The Congress of the Confederate States do enact, That it shall be the duty of the Secretary of War to transfer any private or non commissioned officer who may be in a regiment from a State of this Confederacy other than his own, to a regiment from his own State, whenever such private or non commissioned officer may apply for such transfer, and whenever such transfer can be made without injury to the public service; and the Secretary of War shall make regulations for executing such transfer: Provided, That this act shall not apply to any one who has enlisted as a substitute.

Mr. Kenner, from the Committee of Ways and Means, introduced a bill to provide for raising revenue, which was postponed and ordered to be printed.

Mr. Hilton, of Ga., offered a joint resolution, as follows:

Resolved, by the Congress of the Confederate States of America, That the members of the two Houses of Congress have heard with unfeigned satisfaction of the movement of Gen. Lee's victorious troops across the Potomac, and that we repose, with entire confidence on the military skill of our distinguished chieftain and the bravery of his army of heroes, officers and men, for a successful issue of their great enterprise.

Resolved, That a copy of the foregoing resolution be transmitted by the Secretary of War to General Lee.

Mr. Miles, of S. C. moved the reference of this resolution to the Committee on Military Affairs.

Mr. Foote, of Tenn., opposed the motion to refer. He thought the resolution was plain enough to be understood by every member of the House, without the aid of a committee to interpret it.--The Rubicon was passed, and our gallant army, under a chieftain he believed, to become more Illustrious than Cæsar himself, was now pressing in the direction of the enemy's country. He thought it eminently proper that the confidence of Congress should be clearly expressed in the wisdom and prudence of the movement.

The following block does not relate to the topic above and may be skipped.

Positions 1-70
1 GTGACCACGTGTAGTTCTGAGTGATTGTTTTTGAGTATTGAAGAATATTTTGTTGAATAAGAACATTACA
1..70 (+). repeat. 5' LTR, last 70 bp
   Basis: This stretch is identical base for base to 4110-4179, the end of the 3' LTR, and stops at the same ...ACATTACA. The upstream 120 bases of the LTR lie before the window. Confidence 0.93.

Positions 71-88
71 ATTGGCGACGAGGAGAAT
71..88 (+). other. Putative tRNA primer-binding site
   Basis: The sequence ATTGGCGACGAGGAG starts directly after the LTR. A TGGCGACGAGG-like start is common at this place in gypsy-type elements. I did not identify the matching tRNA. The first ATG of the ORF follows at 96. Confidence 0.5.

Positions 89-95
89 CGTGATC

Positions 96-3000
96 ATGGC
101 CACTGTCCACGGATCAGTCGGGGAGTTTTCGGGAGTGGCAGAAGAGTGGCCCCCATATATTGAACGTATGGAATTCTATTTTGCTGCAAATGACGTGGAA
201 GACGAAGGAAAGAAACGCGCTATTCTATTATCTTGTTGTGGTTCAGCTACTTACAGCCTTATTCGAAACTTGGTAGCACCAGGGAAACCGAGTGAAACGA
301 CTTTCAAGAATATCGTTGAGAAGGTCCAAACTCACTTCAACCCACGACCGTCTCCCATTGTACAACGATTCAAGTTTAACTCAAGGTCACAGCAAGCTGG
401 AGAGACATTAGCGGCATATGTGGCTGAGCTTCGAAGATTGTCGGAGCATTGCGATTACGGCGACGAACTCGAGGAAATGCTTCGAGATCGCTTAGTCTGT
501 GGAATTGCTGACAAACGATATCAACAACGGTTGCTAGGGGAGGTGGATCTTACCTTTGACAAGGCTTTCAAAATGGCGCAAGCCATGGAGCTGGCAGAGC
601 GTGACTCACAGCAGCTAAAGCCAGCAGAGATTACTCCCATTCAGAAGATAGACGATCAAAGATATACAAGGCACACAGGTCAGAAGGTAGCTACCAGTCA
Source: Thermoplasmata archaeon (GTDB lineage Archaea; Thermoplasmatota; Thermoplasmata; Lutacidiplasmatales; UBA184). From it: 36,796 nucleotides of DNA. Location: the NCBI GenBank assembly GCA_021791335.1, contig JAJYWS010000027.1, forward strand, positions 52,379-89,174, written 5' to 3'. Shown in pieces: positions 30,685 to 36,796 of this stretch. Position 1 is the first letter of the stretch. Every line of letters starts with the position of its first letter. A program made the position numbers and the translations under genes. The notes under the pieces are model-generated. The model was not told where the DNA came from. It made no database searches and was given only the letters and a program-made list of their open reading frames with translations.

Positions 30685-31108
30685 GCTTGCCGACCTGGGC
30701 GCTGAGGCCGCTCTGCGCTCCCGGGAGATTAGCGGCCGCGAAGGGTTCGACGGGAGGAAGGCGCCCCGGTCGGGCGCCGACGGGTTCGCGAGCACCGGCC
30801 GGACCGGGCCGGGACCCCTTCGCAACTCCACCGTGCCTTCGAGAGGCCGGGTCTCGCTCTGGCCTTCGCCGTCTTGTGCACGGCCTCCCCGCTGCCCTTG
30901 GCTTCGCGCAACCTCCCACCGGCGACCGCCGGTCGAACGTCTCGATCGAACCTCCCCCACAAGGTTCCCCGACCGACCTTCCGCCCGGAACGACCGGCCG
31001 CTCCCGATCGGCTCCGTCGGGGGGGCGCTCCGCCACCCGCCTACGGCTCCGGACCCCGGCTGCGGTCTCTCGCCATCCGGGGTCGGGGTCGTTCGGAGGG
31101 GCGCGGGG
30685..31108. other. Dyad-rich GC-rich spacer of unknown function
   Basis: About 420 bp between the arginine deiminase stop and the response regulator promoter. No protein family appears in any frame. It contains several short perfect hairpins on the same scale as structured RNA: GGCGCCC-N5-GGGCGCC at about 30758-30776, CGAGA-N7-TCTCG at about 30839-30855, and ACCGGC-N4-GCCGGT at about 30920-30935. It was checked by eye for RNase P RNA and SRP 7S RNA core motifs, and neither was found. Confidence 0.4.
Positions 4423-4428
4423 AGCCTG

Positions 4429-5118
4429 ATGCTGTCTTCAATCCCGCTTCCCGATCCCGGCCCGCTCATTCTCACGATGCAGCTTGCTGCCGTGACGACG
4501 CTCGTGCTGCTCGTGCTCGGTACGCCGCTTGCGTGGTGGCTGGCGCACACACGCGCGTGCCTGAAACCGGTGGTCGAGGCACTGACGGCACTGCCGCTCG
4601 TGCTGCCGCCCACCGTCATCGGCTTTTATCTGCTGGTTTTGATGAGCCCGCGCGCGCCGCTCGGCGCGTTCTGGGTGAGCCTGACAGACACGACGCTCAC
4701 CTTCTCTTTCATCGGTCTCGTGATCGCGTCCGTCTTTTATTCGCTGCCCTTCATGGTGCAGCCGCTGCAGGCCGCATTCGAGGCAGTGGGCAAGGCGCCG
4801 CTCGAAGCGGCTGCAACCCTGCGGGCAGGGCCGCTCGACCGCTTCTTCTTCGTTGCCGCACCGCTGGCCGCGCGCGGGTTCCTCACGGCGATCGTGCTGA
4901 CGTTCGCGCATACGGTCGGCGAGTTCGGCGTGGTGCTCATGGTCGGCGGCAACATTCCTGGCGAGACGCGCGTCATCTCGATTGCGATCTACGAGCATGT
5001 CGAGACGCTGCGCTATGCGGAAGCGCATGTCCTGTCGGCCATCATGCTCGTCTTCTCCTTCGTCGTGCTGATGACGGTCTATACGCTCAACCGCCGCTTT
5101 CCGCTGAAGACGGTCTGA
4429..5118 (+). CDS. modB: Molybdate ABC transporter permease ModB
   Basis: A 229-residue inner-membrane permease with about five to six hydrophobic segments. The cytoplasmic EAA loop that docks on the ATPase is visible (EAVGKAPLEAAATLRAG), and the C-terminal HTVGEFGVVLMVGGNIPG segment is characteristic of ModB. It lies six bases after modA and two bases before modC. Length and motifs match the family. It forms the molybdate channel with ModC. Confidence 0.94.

Mr. Miles was not opposed to the spirit of the resolution, but objected to its phraseology. If modified he would cheerfully support it.

Mr. Lyons, of Va, thought that our information from our army in Maryland was not such as to justify the adoption of the resolution. The vote was then taken upon the motion to refer, and it was adopted.

Mr. Gartrell, of Ga., from the Judiciary Committee, asked permission of the House to allow that committee to sit for this day during the session of the House. The leave was granted.

Mr. Kenner, from the Committee of Ways and Means, asked similar permission for that committee not only for this day, but during succeeding days of the present session of Congress. Not agreed to.

Mr. Ashe, of N. C., offered the following resolution, which lies over as unfinished business:

Resolved, That the President he requested to communicate to the House the estimated amount required to be appropriated to meet claims upon the Confederate Government for vessels and other property seized by the naval and military authorities for the use of Government.

The morning hour having expired, the chair announced that the business in order was the consideration of the bill to provide for filling up existing companies, squadrons, battalions, and regiments, and to increase the Provisional Army of the Confederate States; the question being upon the amendment of Mr. Smith, of N. C. Upon this the House was addressed by Messrs. Barksdale, Collier, and Harris, in favor of, and Messrs. Boyce and Smith, of N. C, and Herbert, in opposition to the bill of the committee.